Thursday, May 9th, 2024

Queerguru’s Ris Fatah reviews SUNFLOWER a tough coming-of-age, coming-out drama from Australia

Australia’s rough, macho culture is examined from a queer perspective in Sunflower, a tough coming-of-age, coming-out drama set in the suburbs of Melbourne. Director/writer Gabriel Carrubba’s debut introduces us to Leo (Liam Mollica), a handsome, strapping seventeen-year-old high school student. His home is a working-class Greek-Italian household with his truck driver dad (Sal Galofaro), mum (Diana Ferreira) and younger brother. His best friend Boof (Luke J Morgan) is equally rough and ready. Leo and Boof have a lot of fun goofing around together. Leo is, however, gay and, despite enjoying mutual jerk-off sessions with the athletic Boof whilst talking about girls, can’t find an outlet in his oppressively hetero-normative life to express his sexuality. The hot guys in his school’s testosterone-fuelled locker room are so close to him, yet so far away. Matters reach a head when Leo is under pressure to sleep with his supposed girlfriend Monique (Olivia Fildes) at a party at her home. With Monique and both his and her friends pressuring Leo to have sex with her, Leo doesn’t know where to turn.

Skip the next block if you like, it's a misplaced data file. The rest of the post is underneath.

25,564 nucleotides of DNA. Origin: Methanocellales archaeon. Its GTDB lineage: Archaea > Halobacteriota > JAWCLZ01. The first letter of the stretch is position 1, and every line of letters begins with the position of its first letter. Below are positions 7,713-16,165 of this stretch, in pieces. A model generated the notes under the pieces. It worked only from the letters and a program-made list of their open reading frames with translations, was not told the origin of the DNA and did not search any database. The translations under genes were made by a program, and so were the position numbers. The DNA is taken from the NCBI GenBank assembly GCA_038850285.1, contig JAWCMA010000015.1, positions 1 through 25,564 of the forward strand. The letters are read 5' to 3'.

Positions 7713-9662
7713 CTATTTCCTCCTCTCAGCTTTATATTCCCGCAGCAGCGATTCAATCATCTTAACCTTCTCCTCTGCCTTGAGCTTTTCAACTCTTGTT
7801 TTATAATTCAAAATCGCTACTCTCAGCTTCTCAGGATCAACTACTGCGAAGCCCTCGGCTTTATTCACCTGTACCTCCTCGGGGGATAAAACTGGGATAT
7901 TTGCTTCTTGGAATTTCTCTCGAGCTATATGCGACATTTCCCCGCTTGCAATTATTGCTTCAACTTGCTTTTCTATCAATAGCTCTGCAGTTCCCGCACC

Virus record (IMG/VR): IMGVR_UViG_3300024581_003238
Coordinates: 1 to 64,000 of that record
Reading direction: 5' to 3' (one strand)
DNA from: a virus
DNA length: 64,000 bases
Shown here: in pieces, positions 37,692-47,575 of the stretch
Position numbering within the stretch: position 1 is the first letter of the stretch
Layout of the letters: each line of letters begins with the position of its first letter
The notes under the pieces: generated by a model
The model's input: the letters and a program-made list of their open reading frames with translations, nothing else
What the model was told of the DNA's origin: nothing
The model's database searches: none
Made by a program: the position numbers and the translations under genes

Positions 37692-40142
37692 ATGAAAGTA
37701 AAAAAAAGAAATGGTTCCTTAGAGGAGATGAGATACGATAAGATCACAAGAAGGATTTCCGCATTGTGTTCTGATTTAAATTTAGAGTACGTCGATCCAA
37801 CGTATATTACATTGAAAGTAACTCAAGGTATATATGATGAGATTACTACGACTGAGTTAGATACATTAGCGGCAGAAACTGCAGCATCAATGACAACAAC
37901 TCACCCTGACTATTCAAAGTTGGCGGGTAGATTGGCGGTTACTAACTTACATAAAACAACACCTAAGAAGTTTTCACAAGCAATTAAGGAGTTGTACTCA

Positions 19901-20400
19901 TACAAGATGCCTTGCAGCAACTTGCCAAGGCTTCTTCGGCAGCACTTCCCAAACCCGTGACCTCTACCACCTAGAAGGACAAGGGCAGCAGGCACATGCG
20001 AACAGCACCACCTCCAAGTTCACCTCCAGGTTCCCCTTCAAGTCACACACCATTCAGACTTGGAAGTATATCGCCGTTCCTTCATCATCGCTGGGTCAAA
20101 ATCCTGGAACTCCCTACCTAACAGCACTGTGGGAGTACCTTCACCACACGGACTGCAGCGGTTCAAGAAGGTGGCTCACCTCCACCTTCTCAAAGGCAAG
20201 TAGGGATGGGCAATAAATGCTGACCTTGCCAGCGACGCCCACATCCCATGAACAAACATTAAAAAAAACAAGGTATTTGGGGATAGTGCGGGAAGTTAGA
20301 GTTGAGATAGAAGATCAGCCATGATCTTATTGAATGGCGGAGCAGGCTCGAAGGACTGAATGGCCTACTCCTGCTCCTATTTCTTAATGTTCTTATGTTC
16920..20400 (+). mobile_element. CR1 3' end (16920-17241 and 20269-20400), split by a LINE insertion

Sunflower treads a fairly well-trodden path in terms of teenage coming-out stories. It’s a tale that queers all over the world can relate to though. Strong casting, a good plot and an authentic-feeling blue-collar Australian setting add to the mix. Although a new film, there is an air of the 1990s about Sunflower, not in a bad way. Parts of the film are slow-moving, but life for seventeen-year-olds is often slow-moving, so this adds to the realism. The dialogue is mildly lacklustre at times, although I guess this reflects the language of seventeen-year-olds. Mollica and Morgan give strong performances as does Daniel Halmarick, who plays Tom, a fellow queer high school student. Carrubba accurately captures the angst of trying to realise your sexuality in a controlling, suburban arena devoid of allies. There’s a fine balance of darkness and light, with the generic queer themes complemented by the statement on toxic Aussie machismo. Queer drama is riding high at the moment with such gems as Baby Reindeer, Saltburn and All of Us Strangers. This means the bar for queer film-making is elevated, leaving less room for anything less than perfect. Nevertheless, this is honest, enjoyable viewing.



Queerguru’s Contributing Editor Ris Fatah is a successful fashion/luxury business consultant  (when he can be bothered) who divides and wastes his time between London and Ibiza. He is a lover of all things queer, feminist, and human rights in general. @ris.fatah

Posted by queerguru  at  07:53

Genres:  coming of age, coming out, international

Leave a Reply

Your email address will not be published. Required fields are marked *

Follow queerguru

Search This Blog

View queertiques By: